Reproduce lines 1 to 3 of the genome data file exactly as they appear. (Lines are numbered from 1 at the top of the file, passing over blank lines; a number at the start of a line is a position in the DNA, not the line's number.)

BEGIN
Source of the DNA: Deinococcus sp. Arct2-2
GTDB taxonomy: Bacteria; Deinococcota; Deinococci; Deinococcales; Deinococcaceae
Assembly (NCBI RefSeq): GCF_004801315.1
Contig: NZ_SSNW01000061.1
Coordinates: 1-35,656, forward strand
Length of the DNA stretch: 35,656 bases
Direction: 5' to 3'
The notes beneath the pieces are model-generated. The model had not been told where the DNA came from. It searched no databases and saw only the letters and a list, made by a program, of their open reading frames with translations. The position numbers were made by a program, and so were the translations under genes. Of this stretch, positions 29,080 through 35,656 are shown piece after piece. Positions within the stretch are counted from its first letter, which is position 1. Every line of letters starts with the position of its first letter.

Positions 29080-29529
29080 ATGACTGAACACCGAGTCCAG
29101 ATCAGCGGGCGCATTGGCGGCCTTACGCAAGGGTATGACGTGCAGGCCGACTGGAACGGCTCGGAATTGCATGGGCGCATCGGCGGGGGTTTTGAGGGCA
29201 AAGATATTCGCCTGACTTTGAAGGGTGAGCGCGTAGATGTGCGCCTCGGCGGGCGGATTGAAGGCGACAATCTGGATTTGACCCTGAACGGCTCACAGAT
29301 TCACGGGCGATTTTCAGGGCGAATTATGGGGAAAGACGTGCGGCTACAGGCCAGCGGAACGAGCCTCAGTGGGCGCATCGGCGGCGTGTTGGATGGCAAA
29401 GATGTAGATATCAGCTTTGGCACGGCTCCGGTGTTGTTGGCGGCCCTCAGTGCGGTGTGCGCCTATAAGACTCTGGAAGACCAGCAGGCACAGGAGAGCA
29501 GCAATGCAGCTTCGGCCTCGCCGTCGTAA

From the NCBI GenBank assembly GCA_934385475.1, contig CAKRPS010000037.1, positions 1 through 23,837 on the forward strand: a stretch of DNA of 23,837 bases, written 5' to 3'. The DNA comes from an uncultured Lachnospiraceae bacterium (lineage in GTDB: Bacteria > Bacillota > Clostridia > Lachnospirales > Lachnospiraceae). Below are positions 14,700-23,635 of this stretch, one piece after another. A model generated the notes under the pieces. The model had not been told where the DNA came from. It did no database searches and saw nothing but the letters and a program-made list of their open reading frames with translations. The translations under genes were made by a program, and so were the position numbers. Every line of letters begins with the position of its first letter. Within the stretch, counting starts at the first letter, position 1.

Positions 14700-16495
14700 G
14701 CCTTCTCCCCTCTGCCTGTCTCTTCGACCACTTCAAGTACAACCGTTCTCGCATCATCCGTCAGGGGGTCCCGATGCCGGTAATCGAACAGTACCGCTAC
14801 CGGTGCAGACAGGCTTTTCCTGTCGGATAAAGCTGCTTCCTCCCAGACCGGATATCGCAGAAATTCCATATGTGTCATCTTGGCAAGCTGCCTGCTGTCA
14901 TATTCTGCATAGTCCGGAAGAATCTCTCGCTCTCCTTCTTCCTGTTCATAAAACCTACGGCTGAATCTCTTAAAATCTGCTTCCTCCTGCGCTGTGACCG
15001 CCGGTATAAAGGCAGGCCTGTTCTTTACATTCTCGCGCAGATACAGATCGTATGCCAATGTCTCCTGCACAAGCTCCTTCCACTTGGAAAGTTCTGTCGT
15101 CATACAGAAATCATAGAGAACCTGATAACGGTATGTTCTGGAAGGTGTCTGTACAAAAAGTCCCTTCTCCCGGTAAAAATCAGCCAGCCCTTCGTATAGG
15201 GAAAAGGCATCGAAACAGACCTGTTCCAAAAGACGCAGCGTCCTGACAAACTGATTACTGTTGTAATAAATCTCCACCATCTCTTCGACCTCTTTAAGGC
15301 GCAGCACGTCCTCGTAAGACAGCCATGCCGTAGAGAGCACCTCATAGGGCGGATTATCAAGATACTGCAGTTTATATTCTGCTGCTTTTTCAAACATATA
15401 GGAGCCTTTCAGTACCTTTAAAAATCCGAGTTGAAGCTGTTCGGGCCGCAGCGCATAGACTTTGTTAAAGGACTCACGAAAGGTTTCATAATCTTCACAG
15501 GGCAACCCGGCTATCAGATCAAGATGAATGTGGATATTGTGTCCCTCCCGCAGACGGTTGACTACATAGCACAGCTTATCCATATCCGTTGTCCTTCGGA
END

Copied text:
Source of the DNA: Deinococcus sp. Arct2-2
GTDB taxonomy: Bacteria; Deinococcota; Deinococci; Deinococcales; Deinococcaceae
Assembly (NCBI RefSeq): GCF_004801315.1